The rising level of bankruptcy for older Americans tells a tale, but it isn’t the safety net in America fraying as the New York Times opined over the weekend. It is a lack of financial planning on the part of Americans.
From the NY Times Piece: “The signs of potential trouble — vanishing pensions, soaring medical expenses, inadequate savings — have been building for years. Now, new research sheds light on the scope of the problem: The rate of people 65 and older filing for bankruptcy is three times what it was in 1991, the study found, and the same group accounts for a far greater share of all filers.”
This is a true statement, but what is missing from the New York Times article is any reference to personal responsibility. There has been a dramatic shift from employers to employees for healthcare and retirement. The article mistakenly claims there has been a shift away from government responsibility for individual American’s financial well-being. Social Security was born in the Great Depression because of the number of older Americans out of the workforce during the worst financial crisis in American history. It was a social safety net. Never had the federal government taken a role in providing for American retirement well-being. I am not trying to advocate for or against the role of government in our financial well-being, but rather to advocate for our need to financially plan for our old age which gets even older every day.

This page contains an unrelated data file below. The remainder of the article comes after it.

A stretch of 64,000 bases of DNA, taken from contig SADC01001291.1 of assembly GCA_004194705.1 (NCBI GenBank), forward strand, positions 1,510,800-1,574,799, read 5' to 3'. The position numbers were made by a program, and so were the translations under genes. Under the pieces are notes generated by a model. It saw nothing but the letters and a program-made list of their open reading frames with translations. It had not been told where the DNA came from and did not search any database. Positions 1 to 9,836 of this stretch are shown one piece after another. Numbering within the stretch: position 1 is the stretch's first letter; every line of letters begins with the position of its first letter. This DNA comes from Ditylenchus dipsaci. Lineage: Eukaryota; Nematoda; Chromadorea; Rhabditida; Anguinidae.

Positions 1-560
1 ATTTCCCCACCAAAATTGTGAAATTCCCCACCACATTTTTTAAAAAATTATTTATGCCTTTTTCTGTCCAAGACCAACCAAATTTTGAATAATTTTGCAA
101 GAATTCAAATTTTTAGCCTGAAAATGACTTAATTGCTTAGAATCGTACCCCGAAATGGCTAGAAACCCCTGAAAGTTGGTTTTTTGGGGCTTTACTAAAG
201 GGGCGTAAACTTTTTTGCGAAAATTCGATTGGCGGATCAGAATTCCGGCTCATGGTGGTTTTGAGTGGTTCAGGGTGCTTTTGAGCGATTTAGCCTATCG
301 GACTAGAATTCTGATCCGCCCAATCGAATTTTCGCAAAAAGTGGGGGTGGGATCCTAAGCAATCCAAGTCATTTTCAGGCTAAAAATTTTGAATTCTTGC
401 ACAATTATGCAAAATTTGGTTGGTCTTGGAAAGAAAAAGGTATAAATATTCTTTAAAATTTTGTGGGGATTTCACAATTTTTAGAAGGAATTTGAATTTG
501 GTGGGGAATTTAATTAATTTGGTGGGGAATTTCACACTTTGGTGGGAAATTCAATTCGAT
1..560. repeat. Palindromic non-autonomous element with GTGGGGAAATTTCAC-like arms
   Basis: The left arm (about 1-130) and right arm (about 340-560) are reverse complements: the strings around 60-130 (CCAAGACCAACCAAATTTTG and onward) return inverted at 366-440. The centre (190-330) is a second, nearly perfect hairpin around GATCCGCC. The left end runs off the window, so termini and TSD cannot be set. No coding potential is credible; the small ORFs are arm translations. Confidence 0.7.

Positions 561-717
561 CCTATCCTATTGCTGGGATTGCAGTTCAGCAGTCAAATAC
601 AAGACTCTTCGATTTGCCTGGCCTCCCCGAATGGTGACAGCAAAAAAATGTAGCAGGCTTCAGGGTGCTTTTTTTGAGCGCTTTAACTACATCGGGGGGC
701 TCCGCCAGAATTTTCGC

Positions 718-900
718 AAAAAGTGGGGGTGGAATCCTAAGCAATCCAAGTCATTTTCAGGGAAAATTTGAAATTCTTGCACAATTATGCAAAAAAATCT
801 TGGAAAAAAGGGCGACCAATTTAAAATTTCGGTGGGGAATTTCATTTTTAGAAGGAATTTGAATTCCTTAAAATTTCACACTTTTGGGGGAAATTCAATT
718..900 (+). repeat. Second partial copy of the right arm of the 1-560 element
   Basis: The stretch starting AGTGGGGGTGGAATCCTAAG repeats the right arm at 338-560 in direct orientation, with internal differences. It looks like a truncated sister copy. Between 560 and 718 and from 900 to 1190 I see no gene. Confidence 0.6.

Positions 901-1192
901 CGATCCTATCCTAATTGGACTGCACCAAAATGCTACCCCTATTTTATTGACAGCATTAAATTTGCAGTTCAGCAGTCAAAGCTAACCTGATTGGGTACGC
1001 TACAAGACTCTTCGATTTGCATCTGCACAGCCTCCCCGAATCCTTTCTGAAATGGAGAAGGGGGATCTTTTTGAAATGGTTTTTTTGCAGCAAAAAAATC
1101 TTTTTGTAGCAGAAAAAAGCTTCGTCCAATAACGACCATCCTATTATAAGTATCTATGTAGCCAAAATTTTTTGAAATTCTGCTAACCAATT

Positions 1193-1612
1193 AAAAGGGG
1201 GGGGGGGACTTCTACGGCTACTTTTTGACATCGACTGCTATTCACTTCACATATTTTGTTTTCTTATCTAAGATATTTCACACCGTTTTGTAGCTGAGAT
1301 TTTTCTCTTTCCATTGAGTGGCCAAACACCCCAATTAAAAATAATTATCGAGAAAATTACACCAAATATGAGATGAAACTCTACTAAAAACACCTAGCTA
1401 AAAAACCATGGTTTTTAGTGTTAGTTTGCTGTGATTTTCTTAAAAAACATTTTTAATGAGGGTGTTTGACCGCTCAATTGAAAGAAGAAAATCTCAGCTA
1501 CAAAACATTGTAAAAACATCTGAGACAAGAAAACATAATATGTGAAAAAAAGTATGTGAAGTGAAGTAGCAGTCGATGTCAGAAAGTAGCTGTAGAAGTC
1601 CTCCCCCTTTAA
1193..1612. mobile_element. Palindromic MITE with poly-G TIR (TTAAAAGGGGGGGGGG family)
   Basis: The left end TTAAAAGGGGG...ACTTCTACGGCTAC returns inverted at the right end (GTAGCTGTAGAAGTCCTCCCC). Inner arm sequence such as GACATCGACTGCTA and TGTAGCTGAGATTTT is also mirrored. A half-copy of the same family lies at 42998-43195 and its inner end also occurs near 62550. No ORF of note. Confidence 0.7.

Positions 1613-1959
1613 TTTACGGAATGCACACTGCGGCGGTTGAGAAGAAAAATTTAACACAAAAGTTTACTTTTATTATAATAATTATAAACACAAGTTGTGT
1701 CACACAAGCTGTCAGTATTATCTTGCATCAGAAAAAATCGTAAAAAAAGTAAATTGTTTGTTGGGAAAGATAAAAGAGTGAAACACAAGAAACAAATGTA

It may seem oversimplified to say, but it starts with basics:
- Don’t spend more than you make.
- Have adequate insurance in place.
- Save at least 10% of what you earn.
- Invest in your education or training to increase your earnings capability.
- Do not count on government assistance.
- Make a plan today.
Consumer debt in America is set to reach $4 trillion by the end of 2018. The biggest contribution to financial insecurity is clearly debt management. It is true healthcare costs are rising, but Medicare will control runaway costs for those Americans 65 and older. Medicare premiums are means tested to make them more affordable for lower-income retirees.
By utilizing a Health Savings Account (HSA), you can save pre-tax for those future premiums and co-pays.
The real risk many Americans are not protecting against is a Long-Term Care illness. The rising cost of LTC Insurance and retirement budgets have caused many retirees to forego insuring against a long-term care illness. This may significantly impact retiree finances in the coming decades.
To see if you are prepared financially, you should start by looking at your spending.
Next make sure you pay yourself first, preferably into a pretax 401k or similar plan.
If you are self-employed then set up a plan today. If your employer doesn’t offer a plan, open an IRA.
Start today. Seek the guidance of a CFP® professional and find out how you’re doing and if you need to make any course corrections.
Bryan D Beatty, CFP® AIF®